Field of Science

On the Art of Mineral Identification

Hardness is an important feature used for mineral identification, but it is not the only one. 

Fig.1. Lecture in mineralogy, from Bartholomäus Anglicus "Über die Eigenschaften der Dinge" (1390-1400), on the Characteristics of Things.
May the chemist Torbern Bergmann (1735-1784) was one of the first naturalist to discuss mineral-hardness, however, as he believed that clay is also a mineral, he assumed that hardness was strongly influenced by the humidity of the environment and therefore not very useful. In 1784 the geologist A.G. Werner published his textbook "Von den äußerlichen Kennzeichen der Fossilien" (The external characteristics of fossils; fossils as anything excavated from the ground) introducing six hardness-degrees that could be distinguished with simple tools, like a knife, a file or steel-tools, all things available to miners or amateur rock-hounds. Mineralogist René-Just Haüy (1743-1822) introduced also test-minerals, like calcite (Mohs Hardness 3) and quartz (Mohs Hardness 7) for hardness identification. Finally mineralogist Carl Friedrich Christian Mohs published the modern 10-degrees scale in 1822.
Fig.2. Hornblende (Moos in Passeier, South Tyrol).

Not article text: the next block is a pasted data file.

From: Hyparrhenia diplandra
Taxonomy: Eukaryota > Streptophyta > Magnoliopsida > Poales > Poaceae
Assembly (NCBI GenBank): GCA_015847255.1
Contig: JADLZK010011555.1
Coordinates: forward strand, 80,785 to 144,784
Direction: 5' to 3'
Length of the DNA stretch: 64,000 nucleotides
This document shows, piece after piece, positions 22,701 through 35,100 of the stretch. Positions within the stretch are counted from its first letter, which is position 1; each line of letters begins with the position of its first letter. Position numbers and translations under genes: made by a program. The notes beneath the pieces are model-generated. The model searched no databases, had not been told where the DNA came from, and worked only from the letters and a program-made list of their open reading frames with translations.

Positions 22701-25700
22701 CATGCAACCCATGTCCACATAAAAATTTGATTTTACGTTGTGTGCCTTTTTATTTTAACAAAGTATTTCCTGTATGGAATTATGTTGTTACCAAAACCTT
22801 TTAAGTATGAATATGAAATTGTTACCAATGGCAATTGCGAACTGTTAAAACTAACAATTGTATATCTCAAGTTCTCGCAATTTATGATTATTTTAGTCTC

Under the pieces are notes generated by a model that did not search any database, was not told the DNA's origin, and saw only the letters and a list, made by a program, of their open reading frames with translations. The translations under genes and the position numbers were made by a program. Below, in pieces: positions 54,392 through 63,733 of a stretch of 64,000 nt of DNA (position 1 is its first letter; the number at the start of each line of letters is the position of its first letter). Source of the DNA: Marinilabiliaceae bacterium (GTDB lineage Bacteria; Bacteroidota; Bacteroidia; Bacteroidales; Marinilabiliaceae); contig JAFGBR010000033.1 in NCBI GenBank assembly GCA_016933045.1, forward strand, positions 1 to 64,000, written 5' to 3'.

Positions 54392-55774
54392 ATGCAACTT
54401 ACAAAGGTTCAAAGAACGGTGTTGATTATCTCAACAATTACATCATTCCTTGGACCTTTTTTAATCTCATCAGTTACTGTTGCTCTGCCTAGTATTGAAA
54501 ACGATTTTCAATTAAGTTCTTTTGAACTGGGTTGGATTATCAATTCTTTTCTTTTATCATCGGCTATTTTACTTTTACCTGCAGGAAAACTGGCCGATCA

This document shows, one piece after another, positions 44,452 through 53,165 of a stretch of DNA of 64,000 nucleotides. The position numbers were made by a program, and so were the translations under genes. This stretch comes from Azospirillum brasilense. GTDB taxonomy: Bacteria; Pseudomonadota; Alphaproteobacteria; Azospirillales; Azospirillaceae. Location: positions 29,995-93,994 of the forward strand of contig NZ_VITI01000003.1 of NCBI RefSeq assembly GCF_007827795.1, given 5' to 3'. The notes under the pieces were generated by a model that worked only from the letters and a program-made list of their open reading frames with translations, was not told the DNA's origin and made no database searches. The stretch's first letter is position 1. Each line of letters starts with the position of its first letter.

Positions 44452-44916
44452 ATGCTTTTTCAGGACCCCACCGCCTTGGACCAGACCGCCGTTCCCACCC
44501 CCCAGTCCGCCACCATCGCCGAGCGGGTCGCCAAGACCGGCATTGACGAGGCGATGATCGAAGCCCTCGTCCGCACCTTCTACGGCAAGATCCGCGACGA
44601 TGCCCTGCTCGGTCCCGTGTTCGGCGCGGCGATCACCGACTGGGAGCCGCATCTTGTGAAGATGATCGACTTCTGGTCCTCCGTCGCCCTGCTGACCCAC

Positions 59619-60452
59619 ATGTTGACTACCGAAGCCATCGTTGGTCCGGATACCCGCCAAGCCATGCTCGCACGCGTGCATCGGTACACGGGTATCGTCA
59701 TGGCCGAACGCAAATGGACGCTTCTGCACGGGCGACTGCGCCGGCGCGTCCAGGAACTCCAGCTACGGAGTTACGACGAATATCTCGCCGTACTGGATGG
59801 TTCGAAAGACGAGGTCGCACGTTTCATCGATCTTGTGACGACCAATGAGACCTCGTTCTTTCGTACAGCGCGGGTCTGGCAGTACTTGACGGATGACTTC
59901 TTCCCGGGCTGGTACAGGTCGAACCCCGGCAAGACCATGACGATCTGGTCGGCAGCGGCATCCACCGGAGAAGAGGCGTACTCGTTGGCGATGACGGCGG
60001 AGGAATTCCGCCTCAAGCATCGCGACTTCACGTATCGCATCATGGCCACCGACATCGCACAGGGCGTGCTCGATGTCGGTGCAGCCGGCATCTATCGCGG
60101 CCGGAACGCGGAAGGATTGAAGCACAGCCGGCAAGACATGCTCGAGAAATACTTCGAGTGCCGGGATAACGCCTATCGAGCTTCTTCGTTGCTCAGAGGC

The streak, the color of the mineral-powder, is mentioned already by Georg Pawer (1494-1555), better known as Georgius Agricola, in his books on mining techniques. Also Werner considers the streak one of the most important features, where Mohs considers both streak as color of the crystal equally important. However it was Werner to introduce a classification scheme for crystal colors, using terms like steel-gray and apple-green to describe the colors of minerals.
Curiously to get the powder the crystal had to be crushed or damaged, only in 1865 streak plates were introduced.

Specific weight was used already by Arabic scholars to distinguish gemstones from fake stones.

Fig.3. Apatite (Lodner, South Tyrol). 

Also the reactions of minerals with chemical solutions can be very important. A sort of marble was known already as "Bitterspat", "Murakalzit" and "marble tardum" by Carl von Linné (1707-1778). However in 1791 the French naturalist Deodatus Sylvain Guy de Tancrède greatet de Dolomieu (1750-1801) noted that this rock doesn´t react with acid like common limestone and limestone-marble does. He published this observation and later the Irish chemist Richard Kirwan identified and named the new mineral dolomite - a Ca-Mg-carbonate.

Fig.4. Dolomite from the Dolomites, South Tyrol.

Today many other features, like magnetism, luminescence and radioactivity are used to identify minerals. However until the 18th century only some hundred minerals were known, mostly ores or gemstones, and the described identification methods were more than appropriated for everyday use.


KORTINIG, S. (1988): Der Strich. Der Aufschluss, Jhg. 39: 221-225
KORTINIG, S. (1988): Die Härte der Minerale. Der Aufschluss, Jhg. 39: 371-378
KORTINIG, S. (1988): Die Farbe und der Glanz der Minerale. Der Aufschluss, Jhg. 39: 295-299
KORTINIG, S. (1988): Die Dichte der Minerale. Der Aufschluss, Jhg. 39: 376-378
MÜCKE, A. (1988): Die Seiten für den Anfänger. Der Aufschluss, Jhg. 39: 35-38

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